- Telefónica unveiled its 5G Technological Cities project, which will see initial deployments of pre-5G technology and services in two Spanish cities that the telco is describing as “living laboratories”.
- Ericsson and Nokia have each been appointed as a technology partner in one city, and will undertake parallel testing of next-generation technology and services.
The three year project will run until the end of 2020, with the first step to entail boosting capacity to 5G levels, the installation of early-iteration 5G equipment, and the examination of a range of use cases for the technology.
New Non-Standalone 5G New Radio standards will enable the testing to begin in real-world conditions ahead of the finalisation of complete 5G standards, which is expected in 2019 (see separate report).
Perhaps with an eye to a general public audience, the telco first highlighted the substantial hike in connectivity speeds it anticipates seeing in the cities, which could reach 10Gbps. However, more significantly, it noted the expected reduction in latency and expansion in capacity as important benefits from the deployments. Telefónica suggested the trial network would support 100 times the number of connected devices of the current 4G set-up.
Telefónica held a launch event for the new project. Alongside local authority dignitaries, José Antonio López (Chairman of Ericsson España) and Álvaro Sánchez, (Telefónica Account Manager at Nokia) represented the telco’s partners. For the telco, Luis Gilpérez attended in what appears to have been his last major event as Chief Executive of Telefónica España (see separate report). The increasingly high profile Joaquín Mata, Director of Operations for Network and IT at Telefónica España, was also in attendance.
“With the 5G Technological Cities project, Telefónica is turning the technology of the future into reality and providing a constant service for people. This is why we will perform the technological deployment and use cases in parallel, so that we will serve people with the new technologies, one of Telefónica’s clear objectives.”
A local network for local people
The project is being framed by Telefónica as an exercise in civic improvement, with the implication that Smart City applications will be at the forefront.
Telefónica also noted that early benefits may be widespread, with improved services for all its network customers through the optimisation of the 4G network, presumably as part of plans to make use of Non-Standalone 5G NR standards that still rely on LTE in the early months of testing.
Telefónica expects that the localised testing will have benefits for national rollout, with the lessons learned in localised conditions expected to be used to prepare the national network ahead of deployment.
Existing projects on 5G-enabled connected car solutions, previously announced with manufacturer SEAT (Telefónicawatch, #122), are to be integrated into the project’s examination of 5G service use cases. Spanish automotive R&D company FICOSA is also collaborating on the connected car research. The SEAT work is said to be considering the opportunities to improve road safety and city traffic management through linking vehicles with the road infrastructure.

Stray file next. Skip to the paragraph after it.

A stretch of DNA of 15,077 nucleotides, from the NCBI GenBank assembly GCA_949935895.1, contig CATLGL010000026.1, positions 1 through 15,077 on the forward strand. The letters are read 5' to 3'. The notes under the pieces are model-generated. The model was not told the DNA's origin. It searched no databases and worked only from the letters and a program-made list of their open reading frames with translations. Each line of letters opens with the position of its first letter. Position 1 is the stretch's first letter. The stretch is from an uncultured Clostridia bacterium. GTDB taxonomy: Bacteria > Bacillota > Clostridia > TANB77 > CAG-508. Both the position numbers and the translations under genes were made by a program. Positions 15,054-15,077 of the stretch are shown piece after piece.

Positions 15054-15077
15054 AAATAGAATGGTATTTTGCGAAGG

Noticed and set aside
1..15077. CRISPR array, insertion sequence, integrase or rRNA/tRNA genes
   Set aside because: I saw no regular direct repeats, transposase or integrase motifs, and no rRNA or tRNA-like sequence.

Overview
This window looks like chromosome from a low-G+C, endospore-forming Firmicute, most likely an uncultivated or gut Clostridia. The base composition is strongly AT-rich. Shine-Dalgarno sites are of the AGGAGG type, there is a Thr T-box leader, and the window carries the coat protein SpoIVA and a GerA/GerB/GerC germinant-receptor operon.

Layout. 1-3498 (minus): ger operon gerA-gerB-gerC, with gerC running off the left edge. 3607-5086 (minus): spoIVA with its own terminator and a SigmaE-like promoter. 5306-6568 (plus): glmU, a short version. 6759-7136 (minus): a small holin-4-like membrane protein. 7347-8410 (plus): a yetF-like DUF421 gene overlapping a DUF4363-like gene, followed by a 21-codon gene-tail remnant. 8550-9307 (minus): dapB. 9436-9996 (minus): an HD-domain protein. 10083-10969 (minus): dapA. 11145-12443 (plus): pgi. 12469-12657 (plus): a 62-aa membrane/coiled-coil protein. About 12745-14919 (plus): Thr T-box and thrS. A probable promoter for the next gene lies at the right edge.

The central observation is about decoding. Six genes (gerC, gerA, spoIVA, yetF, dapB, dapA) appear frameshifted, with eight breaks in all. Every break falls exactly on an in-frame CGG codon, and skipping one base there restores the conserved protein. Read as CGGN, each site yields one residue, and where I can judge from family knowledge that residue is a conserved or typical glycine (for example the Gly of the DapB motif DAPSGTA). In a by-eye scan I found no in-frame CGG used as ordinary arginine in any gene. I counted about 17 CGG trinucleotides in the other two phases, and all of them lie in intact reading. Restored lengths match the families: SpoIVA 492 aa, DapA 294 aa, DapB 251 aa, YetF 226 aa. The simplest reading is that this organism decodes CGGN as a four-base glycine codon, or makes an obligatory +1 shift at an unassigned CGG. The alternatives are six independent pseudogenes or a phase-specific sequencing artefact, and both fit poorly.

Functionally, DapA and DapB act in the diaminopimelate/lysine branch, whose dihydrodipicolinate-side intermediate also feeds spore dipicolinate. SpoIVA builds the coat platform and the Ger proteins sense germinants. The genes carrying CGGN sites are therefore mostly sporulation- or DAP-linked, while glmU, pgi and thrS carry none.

More generally, Telefónica said that real-world applications would be considered in the context of a network that will have materially lower latency, and substantially higher bandwidth. Services for the tourist industry are also a feature of the trials, alongside a round-up of the usual suspects of massive IoT, mobile gaming, and telemedicine.
Although the project is based in urban areas, Telefónica is also expected to consider the potential uses of 5G infrastructure for fixed-wireless services in remote areas.
Two traditional mobile partners given a shot…
Ericsson and Nokia are longstanding Telefónica España partners on mobile network infrastructure, so it is unsurprising that they have been provided an opportunity to showcase their next-generation technology.
Just over a year ago, the two vendors were also involved in a Telefónica top-level gathering on the future for 5G, alongside representatives from Huawei and Juniper (Telefónicawatch, #113).
Ericsson is the network partner for trials underway in Talavera de la Reina, and, in picking out the credentials of its partner, Telefónica noted that not only is Ericsson very active in 5G standardisation, but has also already secured “some major contracts” in the field. Ericsson is also a founding partner in 5TONIC, the increasingly busy 5G research lab founded by the telco (Telefónicawatch, #102 and see separate report).
Meanwhile, Nokia’s approach to 5G will be under scrutiny in Segovia. However, the vendor appears a less entrenched partner than its Swedish rival and more muted in trumpeting of its 5G capabilities.
While it was described as a “key contributor to standardisation” in the field, and trailed the anticipated compatibility of Nokia’s 5G portfolio with a wide range of devices and services, there seemed fewer concrete achievements for Telefónica to point to.
… but still playing catch-up?
Beyond the 5G Technological Cities project, other vendors are also working with the telco on 5G, and particularly Huawei and ZTE are unlikely to be taking a wait-and-see approach to Telefónica’s 5G ruminations.
Indeed, both of the Chinese suppliers have been declaring their commitment to Telefónica’s 5G journey, and supporting joint research for several years already.
Huawei is increasingly embedded in Telefónica’s evolutionary digital plans, and signed an original 5G collaboration agreement with Telefónica in 2015, which was extended in 2016 with a specific focus on the standardisation of 5G New Radio (Telefónicawatch, #102, and #108).
ZTE is also 18 months in to a 5G research agreement with Telefónica and has undertaken European trials in areas such as delivery of Massive MIMO base stations (Telefónicawatch, #108 and #113).